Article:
The Anarchic Republic of Pakistan

The Anarchic Republic of Pakistan

Mini Teaser: Pakistan's military-intelligence complex is too preoccupied with countering India to mount a serious campaign against radicals who threaten the nation's survival. The country is being destroyed from within.

by Author(s): Ahmed Rashid

Ethnic violence is translated into interparty political assassinations. The Muhajir-dominated Muttahida Qaumi Movement (MQM) which rules Karachi is made up of Urdu-speaking migrants from India. They are in a bloody war with an MQM offshoot and in intense rivalry with the largest Pashtun secular political group (the Awami National Party) as well as with the majority Sindhi population. The Muhajirs blame the Pashtuns for introducing the Taliban to Karachi, and ethnic killings are multiplying; party workers of all groups are being targeted.

There is another civil war going on in Baluchistan Province between Baluch separatists and the army. A province long deprived of development, political freedom and revenue, this is the fifth insurgency by the Baluch tribes against the army since Pakistan’s founding. The ISI maintains that Indian agents based in Afghanistan and the Arabian Gulf states are arming and funding the Baluch. The insurgents launch ambushes and assassinations, and lay land mines every day. They have begun killing prominent non-Baluch who long ago settled in the province. School teachers, university professors and officials have proven the easiest targets—and this in a province that professes a literacy rate of only 37 percent (20 percent for women) compared to the national average of 54 percent. This summer Interior Minister Rehman Malik said that four separatist Baluch “armies” funded by India had forced 100,000 people to migrate from the province. Baluch militants killed 252 non-Baluch settlers from January to June of this year, also assassinating 13 army officers. The army in turn has brutalized Baluch society and several thousand young Baluch are said to be missing, presumed in prison and being tortured. The army’s insistence that the entire Baluch problem is caused by India and that the Baluch have no grievances of their own simply leads to further escalation of violence and further alienation of the population. The province erupted in days of riots and strikes after prominent Baluch nationalist leader Habib Jalib was gunned down in Quetta in mid-July.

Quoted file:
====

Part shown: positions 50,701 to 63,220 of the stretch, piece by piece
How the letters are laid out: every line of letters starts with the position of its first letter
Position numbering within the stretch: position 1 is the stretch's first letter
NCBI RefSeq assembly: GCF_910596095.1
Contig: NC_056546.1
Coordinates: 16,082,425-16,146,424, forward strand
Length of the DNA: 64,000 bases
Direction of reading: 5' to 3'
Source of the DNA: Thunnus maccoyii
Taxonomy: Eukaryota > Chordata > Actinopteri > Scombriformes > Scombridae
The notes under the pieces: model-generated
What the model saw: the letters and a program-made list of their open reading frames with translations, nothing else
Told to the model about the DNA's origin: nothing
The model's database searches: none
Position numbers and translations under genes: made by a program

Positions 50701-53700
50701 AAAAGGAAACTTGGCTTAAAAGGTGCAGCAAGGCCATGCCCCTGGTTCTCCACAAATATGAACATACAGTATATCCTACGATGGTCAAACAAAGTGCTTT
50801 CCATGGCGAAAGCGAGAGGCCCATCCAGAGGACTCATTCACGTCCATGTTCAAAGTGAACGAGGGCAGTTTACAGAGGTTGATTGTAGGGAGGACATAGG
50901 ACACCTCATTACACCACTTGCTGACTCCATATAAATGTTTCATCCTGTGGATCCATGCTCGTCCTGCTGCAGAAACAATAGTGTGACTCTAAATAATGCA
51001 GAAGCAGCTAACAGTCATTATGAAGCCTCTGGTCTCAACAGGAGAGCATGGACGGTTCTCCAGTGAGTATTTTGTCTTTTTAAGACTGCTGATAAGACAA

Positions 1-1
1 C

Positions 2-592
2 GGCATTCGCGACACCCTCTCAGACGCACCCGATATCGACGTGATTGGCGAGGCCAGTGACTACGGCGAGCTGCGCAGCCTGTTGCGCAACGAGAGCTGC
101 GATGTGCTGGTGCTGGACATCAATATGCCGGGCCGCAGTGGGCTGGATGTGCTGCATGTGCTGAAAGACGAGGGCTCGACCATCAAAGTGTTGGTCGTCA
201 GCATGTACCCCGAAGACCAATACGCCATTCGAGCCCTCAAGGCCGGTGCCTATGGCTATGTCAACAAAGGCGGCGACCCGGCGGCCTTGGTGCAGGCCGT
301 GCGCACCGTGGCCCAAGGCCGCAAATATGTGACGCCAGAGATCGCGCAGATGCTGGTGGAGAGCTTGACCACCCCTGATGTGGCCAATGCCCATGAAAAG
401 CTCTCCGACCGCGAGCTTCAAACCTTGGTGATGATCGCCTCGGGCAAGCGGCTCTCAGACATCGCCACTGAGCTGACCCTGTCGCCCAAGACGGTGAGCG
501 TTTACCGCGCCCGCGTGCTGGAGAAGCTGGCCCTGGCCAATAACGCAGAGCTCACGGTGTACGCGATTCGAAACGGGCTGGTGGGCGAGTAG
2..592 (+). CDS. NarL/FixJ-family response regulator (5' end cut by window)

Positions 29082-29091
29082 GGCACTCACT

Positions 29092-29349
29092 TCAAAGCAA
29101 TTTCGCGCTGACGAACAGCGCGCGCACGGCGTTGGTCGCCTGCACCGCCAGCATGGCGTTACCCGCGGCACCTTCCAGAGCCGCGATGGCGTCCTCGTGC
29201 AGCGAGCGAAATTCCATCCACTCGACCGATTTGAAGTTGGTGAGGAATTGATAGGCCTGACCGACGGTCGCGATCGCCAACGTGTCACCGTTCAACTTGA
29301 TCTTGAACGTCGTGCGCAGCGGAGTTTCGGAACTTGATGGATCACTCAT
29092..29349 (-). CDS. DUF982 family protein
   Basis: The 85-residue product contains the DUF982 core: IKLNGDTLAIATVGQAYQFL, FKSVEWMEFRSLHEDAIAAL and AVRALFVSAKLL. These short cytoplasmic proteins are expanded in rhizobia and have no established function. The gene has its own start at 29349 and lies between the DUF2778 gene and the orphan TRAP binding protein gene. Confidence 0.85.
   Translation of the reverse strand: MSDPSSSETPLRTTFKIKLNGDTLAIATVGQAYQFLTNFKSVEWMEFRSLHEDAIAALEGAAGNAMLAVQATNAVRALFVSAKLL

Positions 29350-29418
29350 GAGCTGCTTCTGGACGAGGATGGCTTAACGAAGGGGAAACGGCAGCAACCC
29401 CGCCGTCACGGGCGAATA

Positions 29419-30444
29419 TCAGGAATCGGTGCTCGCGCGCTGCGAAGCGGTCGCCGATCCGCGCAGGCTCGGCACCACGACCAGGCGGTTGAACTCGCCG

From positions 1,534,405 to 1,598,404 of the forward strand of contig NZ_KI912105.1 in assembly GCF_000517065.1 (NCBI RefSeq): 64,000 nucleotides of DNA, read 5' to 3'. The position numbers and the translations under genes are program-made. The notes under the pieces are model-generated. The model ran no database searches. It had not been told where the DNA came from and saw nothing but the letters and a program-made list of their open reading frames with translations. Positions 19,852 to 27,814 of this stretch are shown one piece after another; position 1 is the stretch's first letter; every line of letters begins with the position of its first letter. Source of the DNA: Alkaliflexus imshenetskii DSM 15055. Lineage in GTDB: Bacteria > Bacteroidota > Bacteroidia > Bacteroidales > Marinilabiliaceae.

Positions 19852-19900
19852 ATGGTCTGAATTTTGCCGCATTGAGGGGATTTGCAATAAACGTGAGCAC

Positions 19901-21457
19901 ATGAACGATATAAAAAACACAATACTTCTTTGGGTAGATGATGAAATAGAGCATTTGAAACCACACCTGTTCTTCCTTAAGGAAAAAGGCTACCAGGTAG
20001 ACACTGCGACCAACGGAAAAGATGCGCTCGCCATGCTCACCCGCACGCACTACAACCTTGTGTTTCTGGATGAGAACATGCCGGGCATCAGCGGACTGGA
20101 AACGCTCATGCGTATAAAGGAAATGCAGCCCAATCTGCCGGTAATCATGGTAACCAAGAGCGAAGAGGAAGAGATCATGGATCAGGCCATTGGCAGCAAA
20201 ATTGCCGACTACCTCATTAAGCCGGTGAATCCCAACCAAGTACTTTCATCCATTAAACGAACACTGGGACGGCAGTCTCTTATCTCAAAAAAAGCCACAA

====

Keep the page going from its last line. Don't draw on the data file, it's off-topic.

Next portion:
The local justice system in Pakistan is in dire straits. Policemen, judges and lawyers are frequently intimidated by terrorist groups. Evidence is rarely collected against the arrested perpetrators of attacks, and either the police or judges release the suspects. If not, the terrorists are quite capable of freeing their own by force from jails, courthouses and hospitals. After the Ahmadi killings, terrorists attacked a hospital where one of their arrested comrades was being treated under heavy police guard. In June, terrorists attacked a Karachi courthouse, freeing four members of their group undergoing trial for the earlier massacre of 43 Shias in the city.

It is now a cliché to describe how a worsening economy and the lack of education and job opportunities have helped spawn Islamic extremism in Pakistan and elsewhere. Yet it is a trope worth repeating.